Real Threats
Politics and economics can cause untold damage, but in themselves they do not threaten our very existence.  Collision with an asteroid might, and from time to time we are told of the statistical chances of impact from a particular asteroid.  Far more relevant is the threat posed by climate change, and our failure to take it seriously could result in the end of civilisation as we know it.  The chances of serious damage are now being recognised, and some countries have set targets for the reduction of greenhouse gases.  The world, however, is still addicted to power and predicted consumption growth rates outstrip the likely growth of energy produced from renewable sources.  Glibly, we ignore the likelihood of total disaster, and we show no signs of real desire to improve our chances.

To make matters worse, we are embarking on a course of action that could amplify the damage caused by climate change.  There is no doubt that genetically modified crops could increase the production of food, and when a large proportion of the world’s population does not have access to sufficient food this is a worthy objective by any standards.  There are many who are horrified by the concept, yet in essence it is not much different to grafting a juicy apple onto a crab.  But what is horrifying is the uncontrolled way in which GM crops are being introduced.

Genetically Modified Crops

Over the decades governments and profit-makers have demonstrated an inability to allow an adequate time scale for the measurement of side effects and outcomes before the scientists’ good ideas are turned into commercial and political reality. The basic rule of farming is: don’t put all your eggs in one basket.  Or more particularly, don’t become dependent on a single strain, whether livestock or crops, for a single strain has the potential to be wiped out.  GM crops should be tested in a controlled environment such as a small island for decades until we understand the effect on flora and fauna and to ensure there are no long-term side effects from human consumption.  Only those wearing Adams’ glasses would risk contaminating the rest of the world’s crops.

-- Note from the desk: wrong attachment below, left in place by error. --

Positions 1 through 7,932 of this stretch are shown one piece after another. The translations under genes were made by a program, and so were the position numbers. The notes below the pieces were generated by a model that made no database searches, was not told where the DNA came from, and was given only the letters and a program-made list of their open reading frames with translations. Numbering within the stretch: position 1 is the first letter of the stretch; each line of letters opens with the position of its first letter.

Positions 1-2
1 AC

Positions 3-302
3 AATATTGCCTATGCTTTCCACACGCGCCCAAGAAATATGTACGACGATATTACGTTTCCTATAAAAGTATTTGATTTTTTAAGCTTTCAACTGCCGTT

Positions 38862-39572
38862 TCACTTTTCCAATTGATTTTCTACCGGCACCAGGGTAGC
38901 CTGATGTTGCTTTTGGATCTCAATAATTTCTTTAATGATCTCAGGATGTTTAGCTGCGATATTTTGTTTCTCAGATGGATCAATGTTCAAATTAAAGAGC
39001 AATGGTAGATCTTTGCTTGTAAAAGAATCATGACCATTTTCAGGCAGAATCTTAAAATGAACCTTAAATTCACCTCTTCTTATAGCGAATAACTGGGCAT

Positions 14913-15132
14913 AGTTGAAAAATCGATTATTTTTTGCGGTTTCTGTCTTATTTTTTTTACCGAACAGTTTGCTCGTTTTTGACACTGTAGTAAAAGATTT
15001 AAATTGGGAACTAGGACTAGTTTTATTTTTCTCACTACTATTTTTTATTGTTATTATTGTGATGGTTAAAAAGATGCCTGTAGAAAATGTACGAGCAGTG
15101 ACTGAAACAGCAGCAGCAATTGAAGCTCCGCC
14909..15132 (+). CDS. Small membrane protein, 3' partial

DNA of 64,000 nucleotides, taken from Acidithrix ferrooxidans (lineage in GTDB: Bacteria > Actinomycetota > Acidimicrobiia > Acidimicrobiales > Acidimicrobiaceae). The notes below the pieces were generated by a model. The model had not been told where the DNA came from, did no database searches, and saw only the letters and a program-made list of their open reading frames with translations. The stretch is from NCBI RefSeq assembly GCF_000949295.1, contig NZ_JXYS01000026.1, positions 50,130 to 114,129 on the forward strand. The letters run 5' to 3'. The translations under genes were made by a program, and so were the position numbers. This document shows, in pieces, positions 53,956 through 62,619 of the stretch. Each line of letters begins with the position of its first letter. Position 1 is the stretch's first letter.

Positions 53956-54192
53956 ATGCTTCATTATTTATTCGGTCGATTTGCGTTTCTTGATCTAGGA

It is not difficult to imagine a scenario whereby extended drought causes severe water shortages for large areas of the earth.  Millions migrate to the temperate zones, where rising sea levels are already causing social disturbance.  Large scale immigration forces alien cultures together, giving terrorism a new dimension.  And then the unexpected side effect of GM crops manifests itself, but by then it is too late: the world has no crops that are not contaminated.  This is how the world might end; not with a nuclear bang but with many whimpers.

Wear the Glasses
We have options, of course.  We can start measuring politicians, scientists and profit-makers by different standards.  Or we can all avoid further anxiety by donning those spectacles and following the advice at the front of The Hitchhikers’ Guide to the Galaxy.  Don’t Panic!

© Harvey Tordoff
September 2003